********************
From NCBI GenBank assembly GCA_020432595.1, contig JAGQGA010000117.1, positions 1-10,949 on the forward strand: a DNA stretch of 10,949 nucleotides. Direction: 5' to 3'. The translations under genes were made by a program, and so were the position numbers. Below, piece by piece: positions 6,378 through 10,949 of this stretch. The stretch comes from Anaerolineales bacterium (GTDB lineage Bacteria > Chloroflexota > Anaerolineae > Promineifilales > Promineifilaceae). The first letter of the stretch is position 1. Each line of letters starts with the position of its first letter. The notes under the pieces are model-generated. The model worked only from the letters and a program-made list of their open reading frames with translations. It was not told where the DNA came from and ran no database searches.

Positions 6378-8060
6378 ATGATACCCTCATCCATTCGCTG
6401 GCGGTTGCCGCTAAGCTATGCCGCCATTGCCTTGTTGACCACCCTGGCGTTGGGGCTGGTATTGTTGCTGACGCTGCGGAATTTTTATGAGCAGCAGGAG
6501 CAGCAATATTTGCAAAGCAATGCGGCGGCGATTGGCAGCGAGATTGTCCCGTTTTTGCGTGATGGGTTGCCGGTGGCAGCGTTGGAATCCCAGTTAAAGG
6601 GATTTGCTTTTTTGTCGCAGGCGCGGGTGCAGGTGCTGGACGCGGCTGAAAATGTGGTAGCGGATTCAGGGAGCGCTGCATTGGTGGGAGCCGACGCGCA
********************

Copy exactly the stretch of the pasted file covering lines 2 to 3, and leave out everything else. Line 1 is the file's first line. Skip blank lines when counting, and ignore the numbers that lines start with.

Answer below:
Positions 6378-8060
6378 ATGATACCCTCATCCATTCGCTG